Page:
US and UK Markets Crash
Monday, 08 August 2011
"Markets will rise and fall, but this is the United States of America. No matter what some may say, we've always been and we'll always continue to be a AAA country," - Obama
Following the US credit rating downgrade at the weekend after it nearly defaulted on it's national debt, Obama has made a statement saying that he refuses to recognise the down grade. In response, the US stock market has begun to crash.
Shortly after Obama made his statement, the trading screens turned red, almost without exception, and the the Dow Jones dropped below 11,000 eventually closing down 5%.
In anticipation, £46,000,000,000 was wiped off the FTSE 100 at close leaving it down 178 points at 5,068.95, almost 30% down from 6950 in 1999. However, the Dow Jones is currently suffering even more, meaning that further losses are expected in the UK market tomorrow.
Combined with losses last week, both indexes have suffered a crash. As a consequence of all the turmoil, the currency of last resort, gold, has hit a record high, at $1,700 an ounce.
Obama did concede that tax reform is necessary for any recovery, and agreed that compromises on Medicare are inevitable, whilst urging Congress to keep allow his payroll tax cut, and urging them to provide unemployment benefits for the millions of registered voters that are either out of work, or likely to be out of work in the near future. He said that he would submit more recommendations for long-term plans in the next few weeks. These are clearly moves to attempt to agree a way forward with Republicans with whom he he has been unable to agree a long term plan. This uncertainty is what triggered the credit downgrade.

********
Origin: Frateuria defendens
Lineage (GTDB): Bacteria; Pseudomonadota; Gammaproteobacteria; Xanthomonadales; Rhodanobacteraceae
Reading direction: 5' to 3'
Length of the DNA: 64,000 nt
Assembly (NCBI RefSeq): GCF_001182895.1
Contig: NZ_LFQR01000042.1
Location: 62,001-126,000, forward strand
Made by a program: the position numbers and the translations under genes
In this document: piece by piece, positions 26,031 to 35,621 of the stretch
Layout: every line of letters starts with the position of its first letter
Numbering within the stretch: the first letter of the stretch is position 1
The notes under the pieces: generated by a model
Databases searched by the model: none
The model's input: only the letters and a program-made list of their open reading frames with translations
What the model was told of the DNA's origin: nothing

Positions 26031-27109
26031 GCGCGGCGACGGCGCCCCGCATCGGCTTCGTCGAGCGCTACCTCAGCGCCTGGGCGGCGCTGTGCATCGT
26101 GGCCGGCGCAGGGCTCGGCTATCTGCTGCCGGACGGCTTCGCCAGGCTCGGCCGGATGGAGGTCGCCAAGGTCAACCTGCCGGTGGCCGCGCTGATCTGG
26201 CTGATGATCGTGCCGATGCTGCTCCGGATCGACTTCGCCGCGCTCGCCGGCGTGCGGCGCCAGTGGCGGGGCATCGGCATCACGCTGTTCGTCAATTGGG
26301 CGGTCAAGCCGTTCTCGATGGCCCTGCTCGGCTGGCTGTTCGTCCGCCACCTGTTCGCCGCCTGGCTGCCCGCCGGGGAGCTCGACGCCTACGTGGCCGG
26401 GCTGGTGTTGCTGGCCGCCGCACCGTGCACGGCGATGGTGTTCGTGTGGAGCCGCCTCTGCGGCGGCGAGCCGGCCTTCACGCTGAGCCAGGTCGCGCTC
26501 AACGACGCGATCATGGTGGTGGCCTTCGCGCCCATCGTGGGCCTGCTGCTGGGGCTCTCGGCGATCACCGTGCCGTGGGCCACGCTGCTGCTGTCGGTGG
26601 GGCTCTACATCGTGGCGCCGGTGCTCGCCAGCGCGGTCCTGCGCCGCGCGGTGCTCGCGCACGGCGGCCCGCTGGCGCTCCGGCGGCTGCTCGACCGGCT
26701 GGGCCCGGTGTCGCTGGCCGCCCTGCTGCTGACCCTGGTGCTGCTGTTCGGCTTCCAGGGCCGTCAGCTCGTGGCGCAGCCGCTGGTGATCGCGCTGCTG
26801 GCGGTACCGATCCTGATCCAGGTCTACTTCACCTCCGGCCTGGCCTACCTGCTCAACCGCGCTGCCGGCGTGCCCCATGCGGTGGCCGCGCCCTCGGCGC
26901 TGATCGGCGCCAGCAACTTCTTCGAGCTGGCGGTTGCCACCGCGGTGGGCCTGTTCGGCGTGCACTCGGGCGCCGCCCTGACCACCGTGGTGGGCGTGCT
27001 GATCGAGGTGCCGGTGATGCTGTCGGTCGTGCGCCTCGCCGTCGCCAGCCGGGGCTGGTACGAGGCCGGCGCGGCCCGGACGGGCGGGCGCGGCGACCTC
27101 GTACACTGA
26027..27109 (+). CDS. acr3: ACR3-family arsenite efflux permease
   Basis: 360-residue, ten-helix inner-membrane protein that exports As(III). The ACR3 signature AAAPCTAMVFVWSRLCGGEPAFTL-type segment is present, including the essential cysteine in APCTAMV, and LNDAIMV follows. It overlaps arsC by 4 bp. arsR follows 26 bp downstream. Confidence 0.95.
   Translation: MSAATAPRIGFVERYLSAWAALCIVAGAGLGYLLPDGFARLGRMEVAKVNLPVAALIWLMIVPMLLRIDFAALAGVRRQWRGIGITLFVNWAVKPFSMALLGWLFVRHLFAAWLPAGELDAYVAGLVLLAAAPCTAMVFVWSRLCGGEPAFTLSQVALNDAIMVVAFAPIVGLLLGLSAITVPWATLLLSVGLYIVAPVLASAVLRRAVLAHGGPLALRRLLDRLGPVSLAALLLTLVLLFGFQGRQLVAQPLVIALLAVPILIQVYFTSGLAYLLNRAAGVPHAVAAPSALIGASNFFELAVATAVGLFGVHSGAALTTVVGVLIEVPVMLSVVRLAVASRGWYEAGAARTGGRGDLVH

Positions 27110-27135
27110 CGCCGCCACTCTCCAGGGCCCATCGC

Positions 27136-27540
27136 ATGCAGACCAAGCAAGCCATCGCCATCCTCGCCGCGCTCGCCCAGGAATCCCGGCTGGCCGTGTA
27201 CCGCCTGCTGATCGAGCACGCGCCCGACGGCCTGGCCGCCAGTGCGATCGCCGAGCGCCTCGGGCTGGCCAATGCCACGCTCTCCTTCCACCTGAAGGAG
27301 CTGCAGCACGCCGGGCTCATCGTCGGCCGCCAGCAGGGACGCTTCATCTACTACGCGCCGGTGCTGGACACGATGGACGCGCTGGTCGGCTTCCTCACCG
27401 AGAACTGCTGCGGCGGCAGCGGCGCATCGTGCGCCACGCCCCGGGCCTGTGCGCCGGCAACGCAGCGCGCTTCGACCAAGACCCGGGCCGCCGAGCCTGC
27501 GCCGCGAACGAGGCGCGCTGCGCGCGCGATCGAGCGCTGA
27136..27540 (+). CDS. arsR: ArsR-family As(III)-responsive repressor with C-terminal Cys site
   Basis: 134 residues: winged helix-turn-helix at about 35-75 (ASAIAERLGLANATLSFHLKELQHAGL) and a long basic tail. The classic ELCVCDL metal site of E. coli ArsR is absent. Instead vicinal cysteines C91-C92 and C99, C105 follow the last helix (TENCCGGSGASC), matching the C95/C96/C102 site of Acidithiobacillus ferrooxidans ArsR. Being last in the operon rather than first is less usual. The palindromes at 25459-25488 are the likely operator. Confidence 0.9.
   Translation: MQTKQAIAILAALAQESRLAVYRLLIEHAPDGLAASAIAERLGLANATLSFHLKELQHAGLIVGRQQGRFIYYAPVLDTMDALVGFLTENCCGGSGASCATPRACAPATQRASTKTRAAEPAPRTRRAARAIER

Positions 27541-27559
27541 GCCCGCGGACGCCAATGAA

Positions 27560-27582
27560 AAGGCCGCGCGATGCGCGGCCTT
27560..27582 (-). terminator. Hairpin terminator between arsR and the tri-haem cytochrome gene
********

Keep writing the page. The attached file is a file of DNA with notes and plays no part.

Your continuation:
Last week a 6 month compromise was hammered out at the last moment, but the uncertainty beyond that makes the US government a huge default risk.
If no agreement can be reached before then, the likely outcome is that Obama will have to implement a Republican budget just before his term expires, or the US government will default, and the government will be unable to function. All government services would cease. That won't happen, but expenditure reductions will have to be agreed.